The new Kirkland Museum of Fine & Decorative Art will officially debut on Saturday, March 10. But it's already a Mile High landmark, one of the most significant works of architecture constructed in Denver so far this century.
A little more than a decade after the original Kirkland Museum opened on Capitol Hill, founder Hugh Grant decided that the facility was too small and its location too far from the cluster of museums just south of the Civic Center. So a few years ago, land was purchased on Bannock Street and West Twelfth Avenue, just a half-block from the Denver Art Museum’s Hamilton Building and across Bannock from the Clyfford Still Museum, and the museum started building.
The new Kirkland Museum is much larger than the old one and sparkles like a jewel. The main pavilion is clad in ceramic and glass baguettes done in a range of yellow and gold shades, lending the entire composition a sense of luxuriousness. That visual richness is enhanced by the abstract sculptures on the Bannock Street lawn, tinted glass fins that mark the main entry near the intersection with West 12th Avenue, and the essentially symmetrical composition of the building’s volumes. The architect is Olson Kundig from Seattle, with Jim Olson serving as the designer and Kirsten Murray as the project manager. In addition to the new building, the museum includes the historic Vance Kirkland Studio building, which was moved from its old location on Pearl Street to a site immediately north of the new structure.
I’ve known Grant for many years, and last week he gave me a sneak peek at the new place. The Kirkland specializes in three categories of material: work by Kirkland, arguably Colorado's greatest twentieth-century artist; work by other Colorado artists; and international design, decoration and craft. The old location was insanely crowded with jam-packed showcases, salon-style walls of paintings, and furniture and sculptures filling seemingly every square inch of floor space. With all the additional room in the new Kirkland, it’s much less cramped than before, with the objects and artworks spread all through the space. But don’t get me wrong: It’s still an overloaded sensory experience, and one that won't disappoint.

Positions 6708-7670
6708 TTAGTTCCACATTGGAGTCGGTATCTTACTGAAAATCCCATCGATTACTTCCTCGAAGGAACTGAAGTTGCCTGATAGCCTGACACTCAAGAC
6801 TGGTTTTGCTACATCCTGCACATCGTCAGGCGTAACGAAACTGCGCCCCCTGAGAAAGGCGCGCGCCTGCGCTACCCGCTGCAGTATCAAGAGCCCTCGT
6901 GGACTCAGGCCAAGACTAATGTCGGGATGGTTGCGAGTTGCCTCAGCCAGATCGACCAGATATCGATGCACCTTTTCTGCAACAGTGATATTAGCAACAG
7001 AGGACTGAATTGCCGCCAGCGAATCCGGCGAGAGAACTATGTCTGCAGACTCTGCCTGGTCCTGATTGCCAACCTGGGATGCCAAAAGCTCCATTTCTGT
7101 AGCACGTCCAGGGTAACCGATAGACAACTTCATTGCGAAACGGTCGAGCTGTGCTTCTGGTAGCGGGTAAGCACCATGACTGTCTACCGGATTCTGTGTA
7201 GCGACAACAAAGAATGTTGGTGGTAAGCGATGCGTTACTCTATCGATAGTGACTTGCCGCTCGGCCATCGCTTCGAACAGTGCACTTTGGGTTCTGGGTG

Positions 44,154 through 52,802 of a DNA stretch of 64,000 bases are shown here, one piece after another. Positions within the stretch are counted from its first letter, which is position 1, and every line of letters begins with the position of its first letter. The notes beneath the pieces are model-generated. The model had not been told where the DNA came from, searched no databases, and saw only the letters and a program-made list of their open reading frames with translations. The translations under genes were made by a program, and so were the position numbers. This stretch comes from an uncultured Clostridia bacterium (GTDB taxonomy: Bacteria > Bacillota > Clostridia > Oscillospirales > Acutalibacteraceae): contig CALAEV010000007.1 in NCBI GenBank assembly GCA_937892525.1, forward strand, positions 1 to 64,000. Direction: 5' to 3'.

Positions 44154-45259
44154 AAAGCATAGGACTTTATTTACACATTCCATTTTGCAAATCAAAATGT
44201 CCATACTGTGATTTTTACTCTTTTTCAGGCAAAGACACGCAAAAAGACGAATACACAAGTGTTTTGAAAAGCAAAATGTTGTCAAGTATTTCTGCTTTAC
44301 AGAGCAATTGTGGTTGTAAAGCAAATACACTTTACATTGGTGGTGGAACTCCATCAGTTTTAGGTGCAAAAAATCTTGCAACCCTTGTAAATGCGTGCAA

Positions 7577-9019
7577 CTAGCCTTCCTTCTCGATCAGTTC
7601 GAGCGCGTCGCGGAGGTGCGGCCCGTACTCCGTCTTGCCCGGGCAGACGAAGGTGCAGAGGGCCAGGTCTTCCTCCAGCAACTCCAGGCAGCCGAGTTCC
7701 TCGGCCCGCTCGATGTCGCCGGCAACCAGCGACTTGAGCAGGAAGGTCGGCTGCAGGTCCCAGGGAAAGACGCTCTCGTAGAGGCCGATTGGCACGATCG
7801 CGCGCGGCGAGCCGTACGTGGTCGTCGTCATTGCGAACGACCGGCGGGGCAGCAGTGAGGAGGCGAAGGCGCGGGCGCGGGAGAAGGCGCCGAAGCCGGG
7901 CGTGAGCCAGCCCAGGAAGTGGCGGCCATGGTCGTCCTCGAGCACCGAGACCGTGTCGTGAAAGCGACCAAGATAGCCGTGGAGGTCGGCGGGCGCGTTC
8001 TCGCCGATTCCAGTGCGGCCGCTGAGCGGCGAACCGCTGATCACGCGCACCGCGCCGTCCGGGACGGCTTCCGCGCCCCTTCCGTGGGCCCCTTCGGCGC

The cost of the project was taken on by the Merle Chambers Fund. Merle Chambers, who was formerly married to Grant, has been instrumental in the founding and growth of the Kirkland Museum, and she was the one who came up with the idea of moving Kirkland’s old studio to the new place. Chambers has remained involved and serves on the Kirkland’s board.
The museum will open to the public with a ribbon-cutting ceremony at 11 a.m. on Saturday, March 10, but various invitation-only previews start with a sold-out gala on March 1, followed by a special event for artists in the Kirkland’s collection on March 2. On March 4, museum members will be allowed in. Find out more by calling 303-832-8576 or visiting kirklandmuseum.org.
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